# The article “Statistical Modeling of the Time Course of Tantrum Anger” (Annals o

The article “Statistical Modeling of the Time Course of Tantrum Anger” (Annals of Applied Stats, 2009: 1013–1034) discussed how anger intensity in children’s tantrums could be related to tantrum duration as well as behavioral indicators such as shouting, stamping, and pushing or pulling. The following frequency distribution was given (and also the cor responding histogram):
$$\begin{array}{|c|c|}\hline 0-<2: & 136 \\ \hline 2-<4: & 92 \\ \hline 4-<11: & 71 \\ \hline 11-<20: & 26 \\ \hline 20-<30: & 7 \\ \hline 30-<40: & 3 \\ \hline \end{array}$$
Draw the histogram and then comment on any interesting features.

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Harr1957

Step 1
As we can see, the class intervals have unequal lenght, which means that we need to use hisrogram with unequal ckass widths.
Constructing a Histogram for continuous data: Unequal Class Widths:
After determining frequencies and relative frequencies, calculate teh height of each rectangle using the formula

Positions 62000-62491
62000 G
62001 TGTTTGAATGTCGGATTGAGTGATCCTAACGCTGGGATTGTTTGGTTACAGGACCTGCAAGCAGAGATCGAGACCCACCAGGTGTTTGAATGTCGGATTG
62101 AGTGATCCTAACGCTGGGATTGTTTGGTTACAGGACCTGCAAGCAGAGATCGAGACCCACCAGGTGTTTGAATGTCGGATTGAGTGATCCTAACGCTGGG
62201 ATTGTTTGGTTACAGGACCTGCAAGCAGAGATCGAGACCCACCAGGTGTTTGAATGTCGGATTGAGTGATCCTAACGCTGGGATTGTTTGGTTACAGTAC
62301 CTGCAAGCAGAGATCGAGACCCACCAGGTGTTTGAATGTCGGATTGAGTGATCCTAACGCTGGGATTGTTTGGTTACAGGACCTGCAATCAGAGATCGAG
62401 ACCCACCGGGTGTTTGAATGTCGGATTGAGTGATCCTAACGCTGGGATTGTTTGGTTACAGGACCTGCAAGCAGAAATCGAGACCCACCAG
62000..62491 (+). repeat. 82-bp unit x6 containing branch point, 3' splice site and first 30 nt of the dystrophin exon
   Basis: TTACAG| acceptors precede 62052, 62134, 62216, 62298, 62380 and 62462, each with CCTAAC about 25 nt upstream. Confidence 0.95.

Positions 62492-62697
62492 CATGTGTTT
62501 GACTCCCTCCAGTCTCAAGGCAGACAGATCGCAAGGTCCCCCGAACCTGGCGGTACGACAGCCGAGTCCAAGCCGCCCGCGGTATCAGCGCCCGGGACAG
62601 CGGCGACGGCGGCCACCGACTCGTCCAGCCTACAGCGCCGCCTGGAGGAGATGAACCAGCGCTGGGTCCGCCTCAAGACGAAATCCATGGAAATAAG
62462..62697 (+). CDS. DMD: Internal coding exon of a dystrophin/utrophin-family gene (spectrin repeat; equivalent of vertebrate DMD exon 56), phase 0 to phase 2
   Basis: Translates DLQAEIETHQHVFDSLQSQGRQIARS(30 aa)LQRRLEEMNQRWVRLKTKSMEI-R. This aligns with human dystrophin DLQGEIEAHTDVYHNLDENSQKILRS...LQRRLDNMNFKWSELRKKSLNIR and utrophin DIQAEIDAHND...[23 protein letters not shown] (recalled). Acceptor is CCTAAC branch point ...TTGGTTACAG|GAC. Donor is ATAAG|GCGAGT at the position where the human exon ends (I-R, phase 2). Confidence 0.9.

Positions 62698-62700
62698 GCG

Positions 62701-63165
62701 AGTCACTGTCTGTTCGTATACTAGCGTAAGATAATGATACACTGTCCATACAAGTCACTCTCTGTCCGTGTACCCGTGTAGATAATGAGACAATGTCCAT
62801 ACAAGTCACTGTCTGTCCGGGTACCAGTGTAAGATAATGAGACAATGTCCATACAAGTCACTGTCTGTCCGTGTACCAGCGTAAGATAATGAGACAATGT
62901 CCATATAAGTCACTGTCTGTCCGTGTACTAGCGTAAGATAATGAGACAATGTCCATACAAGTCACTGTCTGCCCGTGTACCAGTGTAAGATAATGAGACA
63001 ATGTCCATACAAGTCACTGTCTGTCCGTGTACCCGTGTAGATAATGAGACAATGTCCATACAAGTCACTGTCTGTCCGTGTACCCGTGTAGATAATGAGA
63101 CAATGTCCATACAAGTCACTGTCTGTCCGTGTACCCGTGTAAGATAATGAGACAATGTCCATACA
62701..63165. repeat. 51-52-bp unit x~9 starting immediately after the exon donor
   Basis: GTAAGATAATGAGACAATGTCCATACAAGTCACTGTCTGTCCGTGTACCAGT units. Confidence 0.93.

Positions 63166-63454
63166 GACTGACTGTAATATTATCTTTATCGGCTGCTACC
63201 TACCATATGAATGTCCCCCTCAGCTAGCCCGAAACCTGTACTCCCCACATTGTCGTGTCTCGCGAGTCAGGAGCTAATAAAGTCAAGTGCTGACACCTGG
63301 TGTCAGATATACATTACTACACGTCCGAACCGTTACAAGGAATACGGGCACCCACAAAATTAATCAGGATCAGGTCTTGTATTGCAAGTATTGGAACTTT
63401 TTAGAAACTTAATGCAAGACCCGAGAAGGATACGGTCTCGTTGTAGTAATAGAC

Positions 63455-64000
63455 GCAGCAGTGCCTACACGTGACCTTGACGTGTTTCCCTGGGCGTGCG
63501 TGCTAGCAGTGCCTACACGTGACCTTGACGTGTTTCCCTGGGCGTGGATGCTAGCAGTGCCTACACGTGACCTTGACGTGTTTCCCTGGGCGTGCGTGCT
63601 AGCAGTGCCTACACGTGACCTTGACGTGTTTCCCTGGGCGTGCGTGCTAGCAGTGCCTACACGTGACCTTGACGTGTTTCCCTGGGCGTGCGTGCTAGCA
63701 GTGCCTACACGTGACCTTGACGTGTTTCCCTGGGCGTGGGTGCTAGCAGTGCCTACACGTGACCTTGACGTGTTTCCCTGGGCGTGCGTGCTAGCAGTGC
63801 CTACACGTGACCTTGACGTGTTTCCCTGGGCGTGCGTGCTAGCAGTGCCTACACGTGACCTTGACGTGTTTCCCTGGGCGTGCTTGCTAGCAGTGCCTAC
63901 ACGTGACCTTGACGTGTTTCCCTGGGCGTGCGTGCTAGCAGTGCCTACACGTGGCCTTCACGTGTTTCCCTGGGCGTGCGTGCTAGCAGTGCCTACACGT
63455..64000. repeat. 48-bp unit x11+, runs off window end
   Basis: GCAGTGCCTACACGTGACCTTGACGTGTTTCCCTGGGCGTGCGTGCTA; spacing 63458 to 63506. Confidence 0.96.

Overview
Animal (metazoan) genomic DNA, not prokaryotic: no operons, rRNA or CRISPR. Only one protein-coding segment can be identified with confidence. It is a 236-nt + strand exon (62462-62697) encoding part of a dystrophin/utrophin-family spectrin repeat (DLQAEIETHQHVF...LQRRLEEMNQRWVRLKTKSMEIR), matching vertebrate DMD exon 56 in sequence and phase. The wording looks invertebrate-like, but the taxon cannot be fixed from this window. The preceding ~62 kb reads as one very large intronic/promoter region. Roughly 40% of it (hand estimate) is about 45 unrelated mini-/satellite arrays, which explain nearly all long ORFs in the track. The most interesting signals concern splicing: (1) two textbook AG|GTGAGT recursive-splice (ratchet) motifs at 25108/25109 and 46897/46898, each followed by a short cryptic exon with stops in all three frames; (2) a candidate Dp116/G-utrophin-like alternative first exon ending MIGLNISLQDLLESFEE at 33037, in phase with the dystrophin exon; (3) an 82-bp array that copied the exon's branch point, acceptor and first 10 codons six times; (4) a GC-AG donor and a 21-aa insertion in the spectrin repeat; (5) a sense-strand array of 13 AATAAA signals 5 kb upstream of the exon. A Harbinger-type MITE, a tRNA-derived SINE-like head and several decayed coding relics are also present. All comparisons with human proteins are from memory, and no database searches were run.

$7\text{rectangle height}=\frac{\text{relative frequency of the class}}{\text{class width}}$
The resulting rectangle height are usually called densities, and the vertical scale is the density scale. This prescription will also work when class widths are equal.
Step 2
Look at the following table:
$\begin{array}{|ccccc|}\hline \text{Interval}& \text{Frequency}& \text{Class Width}& \text{Relative Frequency}& \text{Density}\\ 0-<2:& 136& 2& 0.41& 0.20298\\ 2-<4:& 92& 2& 0.27& 0.13731\\ 4-<11:& 71& 7& 0.21& 0.03028\\ 11-<20:& 26& 9& 0.08& 0.00862\\ 20-<30:& 7& 10& 0.02& 0.00209\\ 30-<40:& 3& 10& 0.01& 0.00089\\ \hline\end{array}$
In the table, intervals and frequencies were given in the exercise.
Class width is difference between upper bound and lower bound.
Relative Frequency is Frequency dividedd by total (sum) of all frequencies which is $335\left(136+92+71+26+7+3\right)$, for example $\frac{136}{335}=0.41$
We get the density column by dividing the Relative Frequency with the Class Width $\left(\frac{0.41}{2}\approx 0.20298\right)$.
Now we have everything we need to create a histogram.
Step 3

Step 4
The histogram is positively skewed (more data points on the left side). It is not clear from the histogram to see which value would be representiative (typical) value. The histogram is unimodal (it has only one peak-hump). We can notice that the most tantrums are between 0 and 11 (around $90\mathrm{%}$)
There are only small amount of tantrums that last more than 30 minutes (we can not even see them clearly on the histogram).

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Step 1
$\begin{array}{|cc|}\hline n& Frequency\\ 0-2& 136\\ 2-4& 92\\ 4-11& 71\\ 11-20& 26\\ 20-30& 7\\ 30-40& 3\\ \hline\end{array}$